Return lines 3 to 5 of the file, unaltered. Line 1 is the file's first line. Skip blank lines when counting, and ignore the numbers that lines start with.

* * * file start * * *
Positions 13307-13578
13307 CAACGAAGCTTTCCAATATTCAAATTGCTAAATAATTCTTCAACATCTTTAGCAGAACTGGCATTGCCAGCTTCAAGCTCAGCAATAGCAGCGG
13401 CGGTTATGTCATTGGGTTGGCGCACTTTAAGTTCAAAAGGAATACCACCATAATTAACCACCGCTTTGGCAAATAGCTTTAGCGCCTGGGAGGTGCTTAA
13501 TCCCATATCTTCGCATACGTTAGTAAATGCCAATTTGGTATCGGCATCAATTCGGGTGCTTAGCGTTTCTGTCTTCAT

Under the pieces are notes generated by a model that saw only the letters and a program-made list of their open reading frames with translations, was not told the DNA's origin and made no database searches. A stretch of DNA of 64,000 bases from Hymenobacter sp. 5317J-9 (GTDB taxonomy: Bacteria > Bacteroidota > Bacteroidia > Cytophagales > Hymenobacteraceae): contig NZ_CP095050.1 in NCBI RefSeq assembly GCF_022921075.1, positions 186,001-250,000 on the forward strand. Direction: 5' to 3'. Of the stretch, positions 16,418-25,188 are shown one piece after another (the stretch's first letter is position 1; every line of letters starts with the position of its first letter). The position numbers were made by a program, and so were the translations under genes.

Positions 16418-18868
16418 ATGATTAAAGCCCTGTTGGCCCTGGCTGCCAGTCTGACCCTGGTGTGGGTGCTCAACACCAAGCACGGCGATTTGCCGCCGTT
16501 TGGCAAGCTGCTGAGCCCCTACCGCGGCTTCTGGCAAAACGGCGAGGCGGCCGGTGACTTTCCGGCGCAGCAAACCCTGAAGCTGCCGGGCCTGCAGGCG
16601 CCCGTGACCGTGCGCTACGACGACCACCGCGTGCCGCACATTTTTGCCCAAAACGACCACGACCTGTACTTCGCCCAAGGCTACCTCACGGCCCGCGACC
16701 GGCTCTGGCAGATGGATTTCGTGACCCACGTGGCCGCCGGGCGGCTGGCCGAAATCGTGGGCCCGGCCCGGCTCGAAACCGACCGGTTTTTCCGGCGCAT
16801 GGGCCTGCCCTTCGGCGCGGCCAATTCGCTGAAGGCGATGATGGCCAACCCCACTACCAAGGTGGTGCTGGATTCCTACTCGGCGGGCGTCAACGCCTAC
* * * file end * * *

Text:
13401 CGGTTATGTCATTGGGTTGGCGCACTTTAAGTTCAAAAGGAATACCACCATAATTAACCACCGCTTTGGCAAATAGCTTTAGCGCCTGGGAGGTGCTTAA
13501 TCCCATATCTTCGCATACGTTAGTAAATGCCAATTTGGTATCGGCATCAATTCGGGTGCTTAGCGTTTCTGTCTTCAT

Under the pieces are notes generated by a model that saw only the letters and a program-made list of their open reading frames with translations, was not told the DNA's origin and made no database searches. A stretch of DNA of 64,000 bases from Hymenobacter sp. 5317J-9 (GTDB taxonomy: Bacteria > Bacteroidota > Bacteroidia > Cytophagales > Hymenobacteraceae): contig NZ_CP095050.1 in NCBI RefSeq assembly GCF_022921075.1, positions 186,001-250,000 on the forward strand. Direction: 5' to 3'. Of the stretch, positions 16,418-25,188 are shown one piece after another (the stretch's first letter is position 1; every line of letters starts with the position of its first letter). The position numbers were made by a program, and so were the translations under genes.